Tuesday, July 5, 2011

Stopping an Interstellar Freight Train

So you're travelling to Alpha Centauri at 10% the speed of light and the two stars are shining out of your viewscreen. Congratulations, you avoided life support failure, the crew going crazy, or the ship's computer going crazy and killing the crew in their hibernation pods. Now how do you stop? I put this blog post up because I was inspired by the Icarus Project's post on the same subject, and I've been giving this a great deal of thought over the years.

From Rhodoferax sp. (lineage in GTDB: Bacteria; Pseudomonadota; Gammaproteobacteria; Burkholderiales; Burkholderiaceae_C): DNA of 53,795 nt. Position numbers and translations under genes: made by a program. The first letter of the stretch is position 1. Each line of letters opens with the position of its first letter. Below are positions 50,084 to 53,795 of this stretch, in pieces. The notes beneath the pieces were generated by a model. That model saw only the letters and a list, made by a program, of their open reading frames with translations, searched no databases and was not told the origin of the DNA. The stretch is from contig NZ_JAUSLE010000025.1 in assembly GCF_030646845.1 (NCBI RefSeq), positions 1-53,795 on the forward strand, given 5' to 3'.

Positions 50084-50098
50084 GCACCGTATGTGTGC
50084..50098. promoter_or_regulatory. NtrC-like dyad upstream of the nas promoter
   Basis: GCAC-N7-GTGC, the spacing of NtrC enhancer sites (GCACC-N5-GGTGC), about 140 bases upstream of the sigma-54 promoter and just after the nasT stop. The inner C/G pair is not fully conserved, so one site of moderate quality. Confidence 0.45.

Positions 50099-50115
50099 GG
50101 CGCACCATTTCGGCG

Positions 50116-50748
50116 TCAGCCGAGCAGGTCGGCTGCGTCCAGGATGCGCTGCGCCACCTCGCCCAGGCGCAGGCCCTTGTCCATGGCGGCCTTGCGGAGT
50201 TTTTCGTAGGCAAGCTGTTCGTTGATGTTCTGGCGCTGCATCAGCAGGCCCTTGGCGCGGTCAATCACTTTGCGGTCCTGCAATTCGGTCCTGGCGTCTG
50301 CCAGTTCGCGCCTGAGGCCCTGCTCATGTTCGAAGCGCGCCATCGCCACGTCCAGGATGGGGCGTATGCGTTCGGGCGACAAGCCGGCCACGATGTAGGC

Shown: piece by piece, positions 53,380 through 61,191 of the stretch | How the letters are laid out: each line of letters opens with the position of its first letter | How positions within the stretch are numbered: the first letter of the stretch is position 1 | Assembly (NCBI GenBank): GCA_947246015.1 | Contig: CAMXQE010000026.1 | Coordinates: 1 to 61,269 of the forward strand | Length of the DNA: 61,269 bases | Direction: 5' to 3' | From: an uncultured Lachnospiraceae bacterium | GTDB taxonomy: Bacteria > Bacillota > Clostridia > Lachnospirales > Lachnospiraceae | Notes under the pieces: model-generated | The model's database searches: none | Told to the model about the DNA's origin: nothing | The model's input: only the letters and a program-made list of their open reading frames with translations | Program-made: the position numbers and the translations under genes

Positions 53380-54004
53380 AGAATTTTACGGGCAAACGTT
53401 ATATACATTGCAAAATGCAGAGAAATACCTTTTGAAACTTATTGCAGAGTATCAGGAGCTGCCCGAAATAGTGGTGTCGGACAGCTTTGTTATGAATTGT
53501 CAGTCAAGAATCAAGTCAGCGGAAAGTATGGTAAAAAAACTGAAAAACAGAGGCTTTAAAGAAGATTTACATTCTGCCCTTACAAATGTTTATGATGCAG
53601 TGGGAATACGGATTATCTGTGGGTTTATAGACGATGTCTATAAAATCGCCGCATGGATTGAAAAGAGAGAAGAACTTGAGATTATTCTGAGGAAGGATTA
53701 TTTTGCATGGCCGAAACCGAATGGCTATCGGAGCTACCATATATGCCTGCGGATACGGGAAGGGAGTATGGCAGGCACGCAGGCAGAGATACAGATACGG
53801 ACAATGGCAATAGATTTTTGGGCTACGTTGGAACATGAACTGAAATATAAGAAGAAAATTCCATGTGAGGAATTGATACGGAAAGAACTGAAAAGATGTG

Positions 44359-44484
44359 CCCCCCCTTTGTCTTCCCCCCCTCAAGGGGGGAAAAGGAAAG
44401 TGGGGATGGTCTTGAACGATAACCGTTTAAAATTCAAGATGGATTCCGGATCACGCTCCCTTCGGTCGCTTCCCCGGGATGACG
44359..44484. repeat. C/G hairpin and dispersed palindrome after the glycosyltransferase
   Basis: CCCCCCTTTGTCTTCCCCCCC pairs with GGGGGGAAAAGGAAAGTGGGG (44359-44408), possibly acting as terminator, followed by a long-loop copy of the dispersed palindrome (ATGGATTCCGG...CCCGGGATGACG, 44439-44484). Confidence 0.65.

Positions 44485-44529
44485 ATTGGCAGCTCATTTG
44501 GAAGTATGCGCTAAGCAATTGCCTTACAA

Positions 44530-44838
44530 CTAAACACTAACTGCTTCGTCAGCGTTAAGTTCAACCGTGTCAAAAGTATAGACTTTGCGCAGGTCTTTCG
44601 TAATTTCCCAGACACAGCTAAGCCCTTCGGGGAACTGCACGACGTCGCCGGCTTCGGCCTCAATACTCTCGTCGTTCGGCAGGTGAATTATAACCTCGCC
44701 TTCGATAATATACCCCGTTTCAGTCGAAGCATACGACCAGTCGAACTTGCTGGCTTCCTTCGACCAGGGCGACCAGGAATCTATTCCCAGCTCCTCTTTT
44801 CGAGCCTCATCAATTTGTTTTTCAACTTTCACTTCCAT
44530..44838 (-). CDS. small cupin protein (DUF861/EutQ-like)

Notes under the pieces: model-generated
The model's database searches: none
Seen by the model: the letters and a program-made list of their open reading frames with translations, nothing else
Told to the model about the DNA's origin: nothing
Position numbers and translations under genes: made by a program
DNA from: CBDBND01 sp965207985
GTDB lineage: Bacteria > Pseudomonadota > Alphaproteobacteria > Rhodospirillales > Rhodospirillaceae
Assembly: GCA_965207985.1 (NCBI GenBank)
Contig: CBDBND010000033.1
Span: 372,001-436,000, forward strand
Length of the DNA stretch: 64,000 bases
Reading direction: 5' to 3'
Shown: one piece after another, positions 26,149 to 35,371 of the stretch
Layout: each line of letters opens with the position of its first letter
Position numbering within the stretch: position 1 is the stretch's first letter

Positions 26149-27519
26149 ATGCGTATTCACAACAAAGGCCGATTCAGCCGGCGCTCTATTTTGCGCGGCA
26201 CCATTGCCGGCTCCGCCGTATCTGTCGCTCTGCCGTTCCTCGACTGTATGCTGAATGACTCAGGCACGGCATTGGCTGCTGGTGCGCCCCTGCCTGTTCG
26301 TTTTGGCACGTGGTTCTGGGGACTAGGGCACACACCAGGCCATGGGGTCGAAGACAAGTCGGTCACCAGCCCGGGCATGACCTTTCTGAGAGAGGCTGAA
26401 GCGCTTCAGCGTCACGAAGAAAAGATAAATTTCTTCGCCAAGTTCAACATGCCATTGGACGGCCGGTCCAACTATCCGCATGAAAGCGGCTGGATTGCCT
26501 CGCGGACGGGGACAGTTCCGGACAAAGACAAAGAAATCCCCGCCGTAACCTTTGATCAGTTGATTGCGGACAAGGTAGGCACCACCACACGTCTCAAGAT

The bad news is that it's going to take all the energy you put into getting up to your velocity into slowing down. You could use your rocket engines (assuming they still work) to slow down, but that means your initial fuel load goes up exponentially and the spacecraft at launch would have been the size of a mountain. (Launching this is going to make the Apollo project look like the Bobsy Twins and their kindly uncle building ships in their back yard*). The alternative is to simply cut your initial velocity in half and use the other half of your delta V (total velocity capacity) to brake at the other end. But it means getting there slowly, and slow means that taxpayers and politicians are less likely to fund such a venture (and the mission is already going to take decades).